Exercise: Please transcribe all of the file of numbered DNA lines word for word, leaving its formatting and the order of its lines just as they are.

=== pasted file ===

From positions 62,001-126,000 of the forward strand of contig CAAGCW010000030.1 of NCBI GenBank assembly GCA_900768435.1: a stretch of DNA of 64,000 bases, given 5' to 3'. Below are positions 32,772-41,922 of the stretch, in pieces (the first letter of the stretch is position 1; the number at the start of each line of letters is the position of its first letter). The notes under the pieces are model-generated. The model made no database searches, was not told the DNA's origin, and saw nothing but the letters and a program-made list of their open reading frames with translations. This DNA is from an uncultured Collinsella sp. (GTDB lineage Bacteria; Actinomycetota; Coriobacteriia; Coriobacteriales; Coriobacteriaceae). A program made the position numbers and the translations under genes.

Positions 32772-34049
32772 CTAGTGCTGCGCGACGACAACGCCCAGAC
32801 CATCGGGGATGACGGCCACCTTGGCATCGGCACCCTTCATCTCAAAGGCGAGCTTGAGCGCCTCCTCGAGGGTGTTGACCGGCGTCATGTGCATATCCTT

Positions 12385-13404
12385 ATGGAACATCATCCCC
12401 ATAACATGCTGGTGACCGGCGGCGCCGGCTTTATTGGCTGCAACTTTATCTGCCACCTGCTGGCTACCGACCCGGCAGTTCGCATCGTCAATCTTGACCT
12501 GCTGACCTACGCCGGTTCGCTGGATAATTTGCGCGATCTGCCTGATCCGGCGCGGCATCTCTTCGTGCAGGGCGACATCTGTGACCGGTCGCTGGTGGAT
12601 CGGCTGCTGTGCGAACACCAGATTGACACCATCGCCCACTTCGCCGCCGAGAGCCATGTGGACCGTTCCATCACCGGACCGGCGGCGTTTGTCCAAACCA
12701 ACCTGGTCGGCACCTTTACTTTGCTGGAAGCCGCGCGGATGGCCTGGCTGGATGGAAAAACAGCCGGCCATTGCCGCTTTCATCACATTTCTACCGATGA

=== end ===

From positions 62,001-126,000 of the forward strand of contig CAAGCW010000030.1 of NCBI GenBank assembly GCA_900768435.1: a stretch of DNA of 64,000 bases, given 5' to 3'. Below are positions 32,772-41,922 of the stretch, in pieces (the first letter of the stretch is position 1; the number at the start of each line of letters is the position of its first letter). The notes under the pieces are model-generated. The model made no database searches, was not told the DNA's origin, and saw nothing but the letters and a program-made list of their open reading frames with translations. This DNA is from an uncultured Collinsella sp. (GTDB lineage Bacteria; Actinomycetota; Coriobacteriia; Coriobacteriales; Coriobacteriaceae). A program made the position numbers and the translations under genes.

Positions 32772-34049
32772 CTAGTGCTGCGCGACGACAACGCCCAGAC
32801 CATCGGGGATGACGGCCACCTTGGCATCGGCACCCTTCATCTCAAAGGCGAGCTTGAGCGCCTCCTCGAGGGTGTTGACCGGCGTCATGTGCATATCCTT

Positions 12385-13404
12385 ATGGAACATCATCCCC
12401 ATAACATGCTGGTGACCGGCGGCGCCGGCTTTATTGGCTGCAACTTTATCTGCCACCTGCTGGCTACCGACCCGGCAGTTCGCATCGTCAATCTTGACCT
12501 GCTGACCTACGCCGGTTCGCTGGATAATTTGCGCGATCTGCCTGATCCGGCGCGGCATCTCTTCGTGCAGGGCGACATCTGTGACCGGTCGCTGGTGGAT
12601 CGGCTGCTGTGCGAACACCAGATTGACACCATCGCCCACTTCGCCGCCGAGAGCCATGTGGACCGTTCCATCACCGGACCGGCGGCGTTTGTCCAAACCA
12701 ACCTGGTCGGCACCTTTACTTTGCTGGAAGCCGCGCGGATGGCCTGGCTGGATGGAAAAACAGCCGGCCATTGCCGCTTTCATCACATTTCTACCGATGA